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Green News Roundup: Week of July 26, 2013

26 Jul 2013  |   Amanda Giddon

Climate change has become a defining issue for young voters.  LCV’s youth poll released this week, surveying U.S. voters under 35, showed overwhelming support for the President’s climate agenda, and little patience for climate deniers. The Guardian said in covering the poll that legislators who deny climate science “could soon be reduced to political fossils.” [The Guardian]

Safeguarding public health and habitats through reducing CO2 has another silver lining – it could save trillions of dollars. Researches have estimated that if the Artic continues to melt a 50-gigaton methane reservoir currently concealed beneath the permafrost will be released, costing between $37 trillion and $60 trillion dollars of damage. [Grist] 

Need to see it to believe it? Check out this Now This News time lapse of the North Pole melting. Buzzfeed calls it “A Beautiful Sign Of Our Impending Doom.” Beautiful – yes. Impending – maybe. Climate action could help keep the ice caps icy. [Buzzfeed]

Sounds like the environment could use some protecting. Unfortunately, the Appropriations Interior and Environment subcommittee voted to cut the EPA’s budget by 34% this week. This legislation undermines EPA’s authority under the Clean Air Act, Clean Water Act, and Safe Drinking Water Act to implement safeguards that defend public health and protect the environment. [Politico]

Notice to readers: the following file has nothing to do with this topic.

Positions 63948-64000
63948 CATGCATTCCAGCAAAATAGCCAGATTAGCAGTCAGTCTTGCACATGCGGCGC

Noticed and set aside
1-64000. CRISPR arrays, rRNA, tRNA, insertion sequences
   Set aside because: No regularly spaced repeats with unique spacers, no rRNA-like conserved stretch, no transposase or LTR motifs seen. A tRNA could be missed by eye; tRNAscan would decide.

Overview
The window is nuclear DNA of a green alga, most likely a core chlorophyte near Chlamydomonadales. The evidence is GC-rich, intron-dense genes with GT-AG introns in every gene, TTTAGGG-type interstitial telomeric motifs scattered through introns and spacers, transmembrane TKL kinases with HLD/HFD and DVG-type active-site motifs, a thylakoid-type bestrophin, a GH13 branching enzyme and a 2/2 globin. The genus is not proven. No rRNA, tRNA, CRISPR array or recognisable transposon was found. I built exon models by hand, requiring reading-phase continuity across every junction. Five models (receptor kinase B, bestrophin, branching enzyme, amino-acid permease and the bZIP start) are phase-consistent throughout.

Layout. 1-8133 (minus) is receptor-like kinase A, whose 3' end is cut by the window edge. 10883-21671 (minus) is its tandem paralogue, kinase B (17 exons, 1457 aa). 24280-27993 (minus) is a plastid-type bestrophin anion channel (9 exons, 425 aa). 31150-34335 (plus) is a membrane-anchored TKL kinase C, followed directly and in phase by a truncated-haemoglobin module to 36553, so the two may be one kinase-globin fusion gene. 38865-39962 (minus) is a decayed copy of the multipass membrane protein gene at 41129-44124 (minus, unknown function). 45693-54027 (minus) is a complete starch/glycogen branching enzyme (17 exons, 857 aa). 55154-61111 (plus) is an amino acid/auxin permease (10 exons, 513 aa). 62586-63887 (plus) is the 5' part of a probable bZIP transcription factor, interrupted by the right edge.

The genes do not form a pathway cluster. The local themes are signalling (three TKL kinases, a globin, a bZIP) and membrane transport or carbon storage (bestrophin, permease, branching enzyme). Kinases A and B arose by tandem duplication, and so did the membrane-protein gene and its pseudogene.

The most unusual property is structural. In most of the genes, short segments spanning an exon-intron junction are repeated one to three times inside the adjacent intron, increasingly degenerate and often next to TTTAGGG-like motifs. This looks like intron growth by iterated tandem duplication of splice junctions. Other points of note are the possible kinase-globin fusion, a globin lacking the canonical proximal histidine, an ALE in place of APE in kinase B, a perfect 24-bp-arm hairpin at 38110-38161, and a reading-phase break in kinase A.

Ever wonder what the Jefferson Memorial would look like under 25 feet of water? Hopefully this graphic in the Washington Post will be the only way to find out. Experts on sea-level rise estimated that Maryland’s coastal waters could rise 6 feet in the next 100 years. And Maryland is not alone - Virginia, Delaware, Louisiana and Florida are also particularly vulnerable to sea level rise. [Washington Post]

Louisiana ecosystems face an additional environmental threat – eroding wetlands. These wetlands, which serve as a natural buffer against flooding and improve water quality, have been depleted by destructive saltwater from a network of oil and gas access and pipeline canals. Not only do dirty energy projects accelerate climate change, they devastate natural features that could help mitigate climate change’s effects. [Huffington Post]

Dirty energy is also risky business. There was an explosion on another drilling rig out in the Gulf on Wednesday. Luckily, no one was hurt, but according to Grist, "With the number of deep-sea rigs tapping the Gulf of Mexico for oil expected to nearly double in the next few years, the chances of more such disasters could yet grow." [Grist]

If that’s not bad enough, there’s an oil leak in Cold Lake, Alberta, that has been going on for 9 weeks…with no sign of slowing. A scientist who has visited the site reports that no one understands why it started, and more alarmingly, no one knows how to stop it. 26,000 barrels of tar and 60,000 pounds of polluted vegetation have been removed from the site. [Mother Jones]

(Photo courtesy of KEENPRESS Flickr Page



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